"Robin Hood" may be inexplicably dreary, and "Iron Man 2" may not match the lively wit of the original, but do not despair: the films of summer 2010 aren't a complete bust. Film critic John Anderson highlights some smaller films worth looking out for, including "Restrepo," a documentary about a platoon in Afghanistan, and "Coco Chanel and Igor Stravinsky," an aesthete's film if there ever was one. Anderson also discusses popular books that have made their way to the screen, including Stephanie Meyer's Twilight series and Stieg Larsson's The Girl with the Dragon Tatoo.
Archive for May 26th 2010
Novelist Mary Gordon's new book, Reading Jesus: a Writer's Encounter with the Gospels, began as an effort to understand Christian fundamentalism by looking at the primary sources of the Christian tradition. As she examined Jesus' life and work, she discovered that she did not always agree with Jesus's teachings, refusing, for example, to heed his words to "let the dead bury the dead." Yet she did not find her faith undermined by these disagreements, and instead came to a richer if more complicated understanding of what it means to be a believer. Interview conducted by assistant editor Kerry Weber.
Drawing from the new report, Behind Bars II: Substance Abuse and America's Prison Policy, Joseph A. Califano Jr. argues that drug treatment is essential to reducing crime outside prison and improving the environment within. This is not a liberal or conservative issue, he argues, but should be embraced by all politicians interested in fighting crime. According to Behind Bars II, 65 percent of the U.S. prison population suffer from drug or alcohol addiction. Mr. Califano, a former aide to Lyndon Johnson, cabinet member under Jimmy Carter and the current chairman of the National Center on Substance Abuse and Control at Columbia University, also discusses the challenges facing Catholics in the public square.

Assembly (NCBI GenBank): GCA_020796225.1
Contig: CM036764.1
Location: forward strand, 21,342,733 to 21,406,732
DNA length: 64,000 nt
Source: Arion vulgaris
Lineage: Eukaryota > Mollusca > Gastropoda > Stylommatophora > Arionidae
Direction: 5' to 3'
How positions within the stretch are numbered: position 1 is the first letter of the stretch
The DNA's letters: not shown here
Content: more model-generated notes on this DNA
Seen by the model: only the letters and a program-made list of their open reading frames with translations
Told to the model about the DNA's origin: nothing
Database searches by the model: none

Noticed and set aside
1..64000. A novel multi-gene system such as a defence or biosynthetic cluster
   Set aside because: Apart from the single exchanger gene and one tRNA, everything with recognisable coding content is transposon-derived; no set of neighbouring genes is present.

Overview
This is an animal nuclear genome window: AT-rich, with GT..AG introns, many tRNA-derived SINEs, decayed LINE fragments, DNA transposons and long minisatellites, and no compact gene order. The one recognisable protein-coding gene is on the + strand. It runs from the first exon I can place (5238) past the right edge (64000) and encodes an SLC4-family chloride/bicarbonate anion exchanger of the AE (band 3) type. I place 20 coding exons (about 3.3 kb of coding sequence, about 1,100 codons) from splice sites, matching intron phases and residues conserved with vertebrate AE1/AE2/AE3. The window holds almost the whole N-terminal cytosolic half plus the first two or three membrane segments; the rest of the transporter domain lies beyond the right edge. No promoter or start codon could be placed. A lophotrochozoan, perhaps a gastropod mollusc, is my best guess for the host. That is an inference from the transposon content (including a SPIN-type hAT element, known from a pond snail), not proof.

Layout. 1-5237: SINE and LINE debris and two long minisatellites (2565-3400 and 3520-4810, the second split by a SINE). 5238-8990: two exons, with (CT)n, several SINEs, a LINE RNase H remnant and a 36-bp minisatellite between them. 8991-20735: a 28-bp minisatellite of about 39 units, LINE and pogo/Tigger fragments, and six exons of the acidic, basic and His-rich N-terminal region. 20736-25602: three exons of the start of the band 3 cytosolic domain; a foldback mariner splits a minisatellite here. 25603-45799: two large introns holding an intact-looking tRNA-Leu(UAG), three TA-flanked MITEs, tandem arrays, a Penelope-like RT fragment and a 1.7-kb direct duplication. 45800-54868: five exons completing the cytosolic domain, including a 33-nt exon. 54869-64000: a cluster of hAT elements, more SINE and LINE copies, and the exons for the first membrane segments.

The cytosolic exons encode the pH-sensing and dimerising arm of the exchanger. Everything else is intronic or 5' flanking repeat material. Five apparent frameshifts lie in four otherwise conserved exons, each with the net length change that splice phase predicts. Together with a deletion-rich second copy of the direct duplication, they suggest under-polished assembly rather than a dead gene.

We feature two online conversations this week: the first is with Clayton Sinyai, a member of the Catholic Labor Network and the director of strategic campaigns for the Amalgamated Transit Union. Speaking at a conference on Caritas in Veritate held at Princeton University, Clayton explored what the pope's latest encyclical has to say about the labor movement.
We also spoke with Archbishop Joseph Mitsuaki Takami of Nagasaki, who was visiting New York to attend the nonproliferation deliberations at the United Nations. The archbishop brought with him a scorched remnant of a statue of Mary that graced the main altar of Nagasaki’s Urakami Cathedral before it was destroyed by the atomic bomb. The archbishop was an unborn child in his mother’s womb when the second atomic bomb obliterated his hometown. Read more about his visit in the Signs of the Times.